Depressed Moms in Violent Homes Twice as Likely to Hit Kids
Spousal arguing also increased frequency with which mothers slapped children, study says.
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(SOURCE: British Medical Journal, news release, Sept. 11, 2008)
THURSDAY, Sept. 11 (HealthDay News) -- Mothers who are depressed and have violent arguments with their partner are more than twice as likely to physically punish their children than mothers with either factor alone, says a U.S. study.
The study, which included almost 13,000 mothers of kindergarten-aged children, found more than 10,000 of the women were neither depressed nor experienced violence in the home. About 1,700 were depressed, but reported no violence, and almost 500 did experience violence in the home, but weren't depressed. Only 236 women in the study were depressed and exposed to violence at home.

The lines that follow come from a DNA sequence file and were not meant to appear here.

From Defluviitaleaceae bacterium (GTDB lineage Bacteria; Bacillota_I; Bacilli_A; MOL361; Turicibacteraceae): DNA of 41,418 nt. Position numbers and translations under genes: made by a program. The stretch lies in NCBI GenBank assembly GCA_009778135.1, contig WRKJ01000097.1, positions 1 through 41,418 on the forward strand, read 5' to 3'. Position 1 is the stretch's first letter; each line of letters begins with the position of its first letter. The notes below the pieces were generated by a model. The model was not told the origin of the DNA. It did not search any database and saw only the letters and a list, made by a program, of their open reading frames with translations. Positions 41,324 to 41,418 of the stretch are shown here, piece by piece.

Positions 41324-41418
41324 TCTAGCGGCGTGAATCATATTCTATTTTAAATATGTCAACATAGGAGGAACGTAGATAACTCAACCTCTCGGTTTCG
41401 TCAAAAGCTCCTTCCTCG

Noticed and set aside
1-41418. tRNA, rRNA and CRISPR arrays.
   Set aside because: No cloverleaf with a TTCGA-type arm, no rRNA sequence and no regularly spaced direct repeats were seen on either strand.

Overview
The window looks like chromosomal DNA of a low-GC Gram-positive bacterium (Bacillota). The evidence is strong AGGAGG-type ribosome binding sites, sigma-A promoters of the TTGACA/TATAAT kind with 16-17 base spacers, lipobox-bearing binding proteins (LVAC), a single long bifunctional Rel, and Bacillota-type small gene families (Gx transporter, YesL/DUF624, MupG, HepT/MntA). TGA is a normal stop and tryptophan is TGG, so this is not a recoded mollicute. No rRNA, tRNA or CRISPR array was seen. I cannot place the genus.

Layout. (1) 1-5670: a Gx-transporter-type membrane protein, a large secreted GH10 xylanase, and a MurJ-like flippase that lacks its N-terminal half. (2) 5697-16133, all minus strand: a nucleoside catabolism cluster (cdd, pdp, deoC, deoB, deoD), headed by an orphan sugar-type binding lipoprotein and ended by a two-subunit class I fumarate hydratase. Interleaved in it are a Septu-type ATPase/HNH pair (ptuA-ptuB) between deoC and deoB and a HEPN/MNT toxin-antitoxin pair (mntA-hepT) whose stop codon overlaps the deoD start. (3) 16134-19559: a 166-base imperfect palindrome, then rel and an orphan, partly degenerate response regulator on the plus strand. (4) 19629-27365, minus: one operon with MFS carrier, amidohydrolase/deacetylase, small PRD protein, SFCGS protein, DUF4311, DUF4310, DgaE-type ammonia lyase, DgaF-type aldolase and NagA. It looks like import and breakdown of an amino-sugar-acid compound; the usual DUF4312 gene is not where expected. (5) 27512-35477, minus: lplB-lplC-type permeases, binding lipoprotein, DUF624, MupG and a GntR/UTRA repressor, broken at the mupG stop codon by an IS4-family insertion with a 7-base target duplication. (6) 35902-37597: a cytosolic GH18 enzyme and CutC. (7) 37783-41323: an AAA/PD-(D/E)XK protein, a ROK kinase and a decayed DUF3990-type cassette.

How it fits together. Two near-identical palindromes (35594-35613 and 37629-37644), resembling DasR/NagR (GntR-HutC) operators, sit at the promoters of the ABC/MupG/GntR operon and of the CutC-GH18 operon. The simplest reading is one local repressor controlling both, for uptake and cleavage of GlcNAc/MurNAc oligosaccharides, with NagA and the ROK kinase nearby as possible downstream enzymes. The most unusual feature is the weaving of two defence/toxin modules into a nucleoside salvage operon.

The researchers found that one in four mothers who weren't depressed nor exposed to violence said they disciplined their children by hitting them, compared with one in three of those who were depressed or exposed to violence, and one in two of those with both factors.
Compared to mothers without depression or violence in the home, mothers with depression were almost 60 percent more likely to smack their children, those with violent arguments with partners but no depression were almost 50 percent more likely to hit their children, and those with both factors were 250 percent more likely to strike their children.
These patterns were true irrespective of children's behavior, said the study, which was published online ahead of print in the Archives of Disease in Childhood.
Previous research has suggested that physical punishment of children early in life may predispose them to behavioral problems as adults, noted the study authors, who added that corporal punishment remains a hotly debated topic, even among pediatricians.
The Nemours Foundation has more about child discipline.
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